Since its beginnings in 1933 assisting with hospital costs for Texas school teachers and establishing physician care for Northwestern lumber and mining workers, Anthem Blue Cross and Blue Shield plans across the country have led the way helping people get the medical coverage that meets their needs. At Anthem Blue Cross and Blue Shield, our professional, trained agents can help you compare plans and find the best one to protect you and your family.
The recently passed Patient Protection and Affordable Care Act will have immediate and long-term impacts on the choices and assistance available to you and your family for health care. We’re prepared to help you navigate any changes that result from the legislation. You can learn more about the Patient Protection and Affordable Care Act and how it may affect you here.
Medicaid is a state-run program that provides low-cost health care to you or your family if you meet its low-income requirements. Most states’ Medicaid programs have their own names, like Healthwise or MediCal.
In general, qualification for Medicaid is based on your income in comparison to the federal poverty level (FPL). Since each state runs its own program, whether you qualify will depend on the state’s rules and requirements. For example, in a certain state, you might qualify if your income is at or below 150% of the FPL.
Income isn’t the only factor used. Here are some other factors that states consider for Medicaid qualification:
Medicaid covers most common health care costs. It even covers Medicare premiums, deductibles and co-pays if you are over 65 or disabled. Again, because Medicaid is a state-run program, the coverage you receive can vary. If you qualify, Medicaid programs cover everyone in your family.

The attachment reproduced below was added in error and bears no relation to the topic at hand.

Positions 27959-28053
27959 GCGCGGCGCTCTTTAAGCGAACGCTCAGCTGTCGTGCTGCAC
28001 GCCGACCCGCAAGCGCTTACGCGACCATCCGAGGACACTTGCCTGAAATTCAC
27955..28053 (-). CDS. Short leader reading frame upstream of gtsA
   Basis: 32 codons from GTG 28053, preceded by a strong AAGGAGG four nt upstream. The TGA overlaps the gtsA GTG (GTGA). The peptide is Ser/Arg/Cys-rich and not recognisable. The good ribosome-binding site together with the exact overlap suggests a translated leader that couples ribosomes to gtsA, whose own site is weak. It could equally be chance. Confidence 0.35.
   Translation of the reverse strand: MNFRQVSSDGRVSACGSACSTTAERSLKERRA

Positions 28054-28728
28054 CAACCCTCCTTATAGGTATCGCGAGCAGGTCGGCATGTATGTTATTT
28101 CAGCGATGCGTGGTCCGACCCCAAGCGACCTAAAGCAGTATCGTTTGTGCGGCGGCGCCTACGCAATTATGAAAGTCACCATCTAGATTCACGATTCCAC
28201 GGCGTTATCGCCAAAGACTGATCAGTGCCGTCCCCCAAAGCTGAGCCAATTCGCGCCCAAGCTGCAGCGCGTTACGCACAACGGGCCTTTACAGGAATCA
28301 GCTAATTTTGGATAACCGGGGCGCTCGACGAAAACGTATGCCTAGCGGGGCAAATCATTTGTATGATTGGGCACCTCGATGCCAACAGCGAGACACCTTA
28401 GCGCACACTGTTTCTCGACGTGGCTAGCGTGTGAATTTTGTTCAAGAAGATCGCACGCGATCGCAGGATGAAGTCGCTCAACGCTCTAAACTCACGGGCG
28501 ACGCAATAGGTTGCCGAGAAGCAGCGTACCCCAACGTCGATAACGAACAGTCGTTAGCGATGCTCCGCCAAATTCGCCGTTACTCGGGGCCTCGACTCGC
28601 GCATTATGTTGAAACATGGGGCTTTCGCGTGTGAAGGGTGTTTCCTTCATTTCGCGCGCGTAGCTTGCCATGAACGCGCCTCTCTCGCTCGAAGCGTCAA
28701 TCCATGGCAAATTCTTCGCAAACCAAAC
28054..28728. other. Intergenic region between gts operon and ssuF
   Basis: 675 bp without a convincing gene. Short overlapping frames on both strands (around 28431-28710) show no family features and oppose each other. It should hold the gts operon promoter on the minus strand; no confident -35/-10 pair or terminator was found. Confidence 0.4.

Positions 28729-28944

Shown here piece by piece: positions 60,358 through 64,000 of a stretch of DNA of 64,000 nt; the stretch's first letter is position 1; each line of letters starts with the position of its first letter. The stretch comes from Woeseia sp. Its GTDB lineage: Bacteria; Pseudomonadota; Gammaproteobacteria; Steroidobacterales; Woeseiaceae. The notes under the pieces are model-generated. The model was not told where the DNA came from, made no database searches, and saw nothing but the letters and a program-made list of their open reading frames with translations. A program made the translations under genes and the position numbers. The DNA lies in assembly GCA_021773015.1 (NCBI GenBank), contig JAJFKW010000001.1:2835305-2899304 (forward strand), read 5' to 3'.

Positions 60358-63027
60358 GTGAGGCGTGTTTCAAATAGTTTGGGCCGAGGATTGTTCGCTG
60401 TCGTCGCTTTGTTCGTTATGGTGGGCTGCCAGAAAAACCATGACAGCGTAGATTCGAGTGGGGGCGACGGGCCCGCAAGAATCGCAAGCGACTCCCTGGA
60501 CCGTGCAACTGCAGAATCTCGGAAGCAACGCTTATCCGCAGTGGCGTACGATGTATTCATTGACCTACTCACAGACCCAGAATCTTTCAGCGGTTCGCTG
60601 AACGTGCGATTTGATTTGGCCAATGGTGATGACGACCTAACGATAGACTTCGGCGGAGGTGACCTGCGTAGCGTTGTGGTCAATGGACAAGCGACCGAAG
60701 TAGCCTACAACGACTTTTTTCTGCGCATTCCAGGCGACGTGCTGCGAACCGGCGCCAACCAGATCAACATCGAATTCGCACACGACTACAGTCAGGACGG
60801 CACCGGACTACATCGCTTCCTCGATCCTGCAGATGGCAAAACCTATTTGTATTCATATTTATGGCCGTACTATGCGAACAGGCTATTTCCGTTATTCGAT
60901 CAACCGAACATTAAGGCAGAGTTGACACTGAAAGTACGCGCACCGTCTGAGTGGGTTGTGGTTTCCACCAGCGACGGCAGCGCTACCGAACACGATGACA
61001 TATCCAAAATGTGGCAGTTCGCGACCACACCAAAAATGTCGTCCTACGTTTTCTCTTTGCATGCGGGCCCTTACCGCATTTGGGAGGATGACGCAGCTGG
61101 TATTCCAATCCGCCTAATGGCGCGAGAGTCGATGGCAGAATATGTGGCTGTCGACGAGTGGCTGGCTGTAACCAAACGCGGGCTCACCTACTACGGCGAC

If you don’t qualify for Medicaid, but still have a low income, you may find that your children qualify for CHIP - low-cost health care coverage for children of low-income families. This program can be referred to as either “CHIP” or “SCHIP.” Like Medicaid, CHIP Programs are state-run, so program qualifications and coverage will vary by state. CHIP programs usually go by different names in each state as well: for example, Healthy Families in California.
CHIP targets assistance to children of families whose low incomes are slightly higher than the low-income requirements for Medicaid. Unlike Medicaid, CHIP only covers children age 18 and younger, not your whole family.
For example, to qualify for Medicaid in a certain state, your income may need to be at or below 150% of the Federal Poverty Line (FPL), but CHIP may cover your children if your income is between 151% and 250% FPL.
Federal law requires all states provide coverage for qualifying individuals who have recently exhausted their COBRA continuation coverage, don’t qualify for Medicare or Medicaid, and can’t get coverage under any other plan.
This Federally mandated coverage is provided either through a HIPAA Eligible Plan offered by health coverage companies, or through a State High-Risk Pool plan in which the state runs the plan. Depending on the state you live in you’ll have one choice or the other, or possibly both options.
Here’s how the plans work and what they cover:
If HIPAA Eligible Plans are available in your state, may be entitled to one of these plans if:
If High Risk Pool Plans are available in your state, please note that qualifications vary from state to state.
For more information and to find out if HIPAA Eligible or State High-Risk Pool plans are available in your state, and if you qualify, please contact your state department of insurance.
The Voice of Choice:
I have a family, and my daughter has special health needs. We explored Individual coverage, but found that COBRA would be our best choice.
We just got married. We’re about to turn 30. And I just lost my job. I talked to an agent and found that a Family plan was the best option for me and my wife. The plan I chose is similar to what I had at my job but I'm paying less than if I had COBRA. Good luck!
--Sheila & Jay
I couldn't believe it when I lost my job. We're having a tough time and I need to support my son and me. I did some research and found out that I could get government assistance through Medicaid and CHIP.
CHIP programs by state www.insurekidsnow.gov